Gypsy and traveller children could be taken out of school by their parents if specialist support services are cut, a charity has claimed.
Tros Gynnal Plant says families rely on the services to keep their children in mainstream education.
Caramia, a Romany Gypsy student, said their education would "go back 30 years" without the support.
The Welsh Government said it had listened to concerns and issued temporary funding for two years.
On average, 21% of Gypsy students obtain the equivalent of five good GCSEs each year compared to 59% of all pupils.
In 2014 several different grants - given by Welsh Government to councils for specific purposes - were combined into a new larger grant known as the Education Improvement Grant (EIG).
The EIG has since been cut by at least £13m and councils are now free to use the money as they see appropriate.
Because there is now no protection for specific priorities - sometimes known as ring fencing - there have been concerns from several ethnic minority groups that they could lose out on the extra support which they say makes a big difference.
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Tros Gynnal Plant provides support and advocacy for Gypsy and traveller children and families.
The charity's Trudy Aspinwall says while many Gypsy and traveller families happily send their children to mainstream education, others are reluctant because of a lack of understanding from some teachers.
Ms Aspinwall said: "If there are no longer targeted services which provide outreach support - particularly for mobile families - then parents won't feel confident that schools understand their needs, understand their culture.
"Then I think it may well be that we see less Gypsy and traveller children accessing schools and college placements, particularly families who've had negative experiences of education and may not be literate themselves.
"We're really concerned that specific, targeted support is maintained by local authorities and by the Welsh Government," she said.
Caramia and Davina's stories
Caramia, a Romany Gypsy, and Davina, an Irish Traveller, said traveller education services both in England and in Wales have made them want to be more than a woman who "just stays at home".
Davina is looking forward to moving to a further education college next year and said she and her siblings were bullied in school.
"People were not very nice. They treated you different because you were the only traveller in school," she said.
Davina explained that the specialist education service helped her whole family and was also helping to educate teachers with little knowledge of Gypsy and traveller culture.
"They've learned who I am, what I am and told me not to be ashamed of it.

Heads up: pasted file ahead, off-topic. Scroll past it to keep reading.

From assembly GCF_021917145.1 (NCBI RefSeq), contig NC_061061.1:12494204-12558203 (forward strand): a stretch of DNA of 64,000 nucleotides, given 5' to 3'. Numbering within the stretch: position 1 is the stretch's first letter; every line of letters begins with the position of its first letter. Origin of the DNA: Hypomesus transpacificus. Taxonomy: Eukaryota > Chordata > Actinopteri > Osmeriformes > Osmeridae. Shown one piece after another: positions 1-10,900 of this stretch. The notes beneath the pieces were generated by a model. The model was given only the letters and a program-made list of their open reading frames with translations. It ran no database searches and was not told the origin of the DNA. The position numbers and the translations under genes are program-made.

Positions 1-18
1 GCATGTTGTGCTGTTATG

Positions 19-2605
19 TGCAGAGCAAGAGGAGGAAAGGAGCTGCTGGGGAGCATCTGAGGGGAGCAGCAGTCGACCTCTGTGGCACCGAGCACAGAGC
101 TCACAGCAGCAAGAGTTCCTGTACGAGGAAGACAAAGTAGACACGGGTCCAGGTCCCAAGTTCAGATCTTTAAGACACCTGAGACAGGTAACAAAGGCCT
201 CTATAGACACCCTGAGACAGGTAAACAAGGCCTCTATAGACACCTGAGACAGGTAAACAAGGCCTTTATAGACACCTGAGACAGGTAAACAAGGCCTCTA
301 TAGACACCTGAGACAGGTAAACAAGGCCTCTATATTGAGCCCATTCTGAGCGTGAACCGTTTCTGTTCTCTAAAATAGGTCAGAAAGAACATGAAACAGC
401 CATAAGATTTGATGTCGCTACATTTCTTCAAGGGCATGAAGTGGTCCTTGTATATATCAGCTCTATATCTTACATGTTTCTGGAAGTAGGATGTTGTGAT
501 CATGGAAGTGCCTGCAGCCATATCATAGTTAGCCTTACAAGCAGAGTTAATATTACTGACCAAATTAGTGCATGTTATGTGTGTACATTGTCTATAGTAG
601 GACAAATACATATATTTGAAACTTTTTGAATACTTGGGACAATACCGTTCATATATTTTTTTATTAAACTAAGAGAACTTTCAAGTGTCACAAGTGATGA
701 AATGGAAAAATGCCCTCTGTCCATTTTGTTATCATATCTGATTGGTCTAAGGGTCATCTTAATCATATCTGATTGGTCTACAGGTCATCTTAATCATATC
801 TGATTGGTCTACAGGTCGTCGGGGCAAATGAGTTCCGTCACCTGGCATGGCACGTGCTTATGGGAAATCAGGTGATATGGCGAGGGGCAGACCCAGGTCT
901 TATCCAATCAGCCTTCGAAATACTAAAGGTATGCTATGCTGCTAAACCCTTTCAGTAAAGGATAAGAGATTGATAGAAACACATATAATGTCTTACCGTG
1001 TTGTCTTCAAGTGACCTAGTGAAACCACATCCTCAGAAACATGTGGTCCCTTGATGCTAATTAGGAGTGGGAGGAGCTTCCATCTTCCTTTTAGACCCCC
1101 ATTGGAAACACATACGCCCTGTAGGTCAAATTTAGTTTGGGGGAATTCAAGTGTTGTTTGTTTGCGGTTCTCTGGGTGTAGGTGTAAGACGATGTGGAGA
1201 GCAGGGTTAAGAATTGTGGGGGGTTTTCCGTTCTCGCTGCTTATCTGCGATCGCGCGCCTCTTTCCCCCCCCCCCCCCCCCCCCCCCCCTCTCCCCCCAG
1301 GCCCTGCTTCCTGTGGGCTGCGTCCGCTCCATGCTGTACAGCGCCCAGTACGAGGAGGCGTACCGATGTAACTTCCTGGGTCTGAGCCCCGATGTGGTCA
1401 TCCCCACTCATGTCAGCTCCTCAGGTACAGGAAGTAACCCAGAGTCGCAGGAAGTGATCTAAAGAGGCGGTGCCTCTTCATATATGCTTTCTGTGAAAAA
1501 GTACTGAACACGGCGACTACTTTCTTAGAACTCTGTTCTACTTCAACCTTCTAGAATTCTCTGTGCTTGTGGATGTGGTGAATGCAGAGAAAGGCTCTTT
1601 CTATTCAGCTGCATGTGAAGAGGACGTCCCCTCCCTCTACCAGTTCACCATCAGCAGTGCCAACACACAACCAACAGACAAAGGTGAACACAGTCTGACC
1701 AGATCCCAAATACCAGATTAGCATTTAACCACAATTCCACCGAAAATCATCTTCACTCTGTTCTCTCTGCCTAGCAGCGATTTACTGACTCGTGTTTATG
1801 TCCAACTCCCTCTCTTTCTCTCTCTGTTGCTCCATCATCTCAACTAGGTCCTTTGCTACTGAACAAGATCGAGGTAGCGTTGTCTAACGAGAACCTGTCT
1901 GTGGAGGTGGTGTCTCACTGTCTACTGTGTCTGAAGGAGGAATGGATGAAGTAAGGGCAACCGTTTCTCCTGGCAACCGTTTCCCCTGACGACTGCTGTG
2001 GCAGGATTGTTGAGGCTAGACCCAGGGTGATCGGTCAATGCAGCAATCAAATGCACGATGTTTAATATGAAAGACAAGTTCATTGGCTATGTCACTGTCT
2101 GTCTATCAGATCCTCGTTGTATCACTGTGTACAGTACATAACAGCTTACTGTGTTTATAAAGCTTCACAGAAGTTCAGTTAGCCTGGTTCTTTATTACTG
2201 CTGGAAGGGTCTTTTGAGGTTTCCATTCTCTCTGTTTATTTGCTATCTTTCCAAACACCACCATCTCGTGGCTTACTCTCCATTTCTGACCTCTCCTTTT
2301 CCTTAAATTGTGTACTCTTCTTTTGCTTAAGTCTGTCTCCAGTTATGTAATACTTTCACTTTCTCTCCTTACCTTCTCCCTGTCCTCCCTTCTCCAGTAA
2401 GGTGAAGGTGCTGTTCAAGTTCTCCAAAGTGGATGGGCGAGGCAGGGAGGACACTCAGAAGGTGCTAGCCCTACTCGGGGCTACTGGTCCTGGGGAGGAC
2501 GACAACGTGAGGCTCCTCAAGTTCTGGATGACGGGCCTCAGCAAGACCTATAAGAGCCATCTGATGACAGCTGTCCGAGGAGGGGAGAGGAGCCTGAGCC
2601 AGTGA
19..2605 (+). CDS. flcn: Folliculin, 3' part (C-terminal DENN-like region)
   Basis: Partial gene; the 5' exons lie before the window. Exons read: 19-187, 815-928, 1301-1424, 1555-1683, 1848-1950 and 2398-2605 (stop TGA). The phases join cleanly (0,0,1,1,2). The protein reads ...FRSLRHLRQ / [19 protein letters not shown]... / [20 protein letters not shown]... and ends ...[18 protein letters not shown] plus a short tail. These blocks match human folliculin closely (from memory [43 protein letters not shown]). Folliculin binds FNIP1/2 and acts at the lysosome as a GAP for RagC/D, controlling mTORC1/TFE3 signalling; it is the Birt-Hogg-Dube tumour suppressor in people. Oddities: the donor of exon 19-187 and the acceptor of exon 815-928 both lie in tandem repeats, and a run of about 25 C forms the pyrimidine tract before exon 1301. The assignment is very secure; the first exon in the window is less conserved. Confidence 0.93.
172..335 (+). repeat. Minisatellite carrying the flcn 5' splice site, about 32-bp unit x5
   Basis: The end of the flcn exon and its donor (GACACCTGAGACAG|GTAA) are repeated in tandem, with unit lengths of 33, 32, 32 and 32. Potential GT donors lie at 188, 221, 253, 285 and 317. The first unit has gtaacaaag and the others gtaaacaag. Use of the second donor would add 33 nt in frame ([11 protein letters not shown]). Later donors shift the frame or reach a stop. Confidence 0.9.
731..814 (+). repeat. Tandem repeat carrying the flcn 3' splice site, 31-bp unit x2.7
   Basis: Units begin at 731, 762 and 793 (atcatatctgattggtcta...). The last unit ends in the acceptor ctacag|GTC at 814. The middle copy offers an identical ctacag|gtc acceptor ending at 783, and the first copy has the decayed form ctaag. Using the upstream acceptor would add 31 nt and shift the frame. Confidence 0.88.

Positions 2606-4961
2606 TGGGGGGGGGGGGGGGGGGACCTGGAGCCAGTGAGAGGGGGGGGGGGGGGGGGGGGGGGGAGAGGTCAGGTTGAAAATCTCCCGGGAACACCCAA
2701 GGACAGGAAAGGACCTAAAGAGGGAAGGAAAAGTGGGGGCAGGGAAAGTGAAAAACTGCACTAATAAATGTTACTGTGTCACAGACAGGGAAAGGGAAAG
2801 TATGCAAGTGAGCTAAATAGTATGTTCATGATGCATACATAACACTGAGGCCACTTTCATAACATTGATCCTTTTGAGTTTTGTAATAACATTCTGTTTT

"They know our ways… they've helped my mother too.
"I don't think I'd have much of a choice other that to stay at home, it would be very difficult to get into school, get an education, a proper one, and do something with yourself, without my teachers."
Caramia, who is also looking forward to college, said she was with other Gypsies in primary school but in secondary school, things changed.
"I couldn't realise people could be so hateful and so uneducated."
She added when she had to travel away for family and cultural reasons the service made sure there was flexibility.
Caramia said: "Because they cared, we started to care.
"They've always made sure I was catching up in school… they made me think I could do more.
"Some of my family can't read or write, so they were always there for us.
"People might think 'why are we special' or 'why are we different', but we're only ever talked about badly, even thought I'd rather die than say something horrible about someone else.
"If (the service) is taken away we're going to go back 30 years instead of going forward.
"Teachers won't understand the parents, the parents won't understand the teachers," said Caramia.
A Welsh Government spokesman said: "We have listened to concerns raised about the support for minority ethnic achievement and Gypsy Roma Traveller Learners which is why we have identified a total of £8.7m this financial year to support local authorities in making the transition to more sustainable services, including joint working.
"Staffing issues are a matter for individual local authorities.
"Across Welsh Government we have taken action to prioritise funding to the Local Government Settlement to ensure resources go straight to the front line to support schools and social care.
"The WLGA (Welsh Local Government Association) have given assurances that they will continue to prioritise schools funding," said the spokesman.
BBC Wales understands not all councils are considering cuts to services, but some local authority staff have been told their jobs are at risk.
Unison and the National Education Union said they welcomed the short-term funding to keep services going next year, but members were fearful about future job cuts in minority ethnic education services in years to come.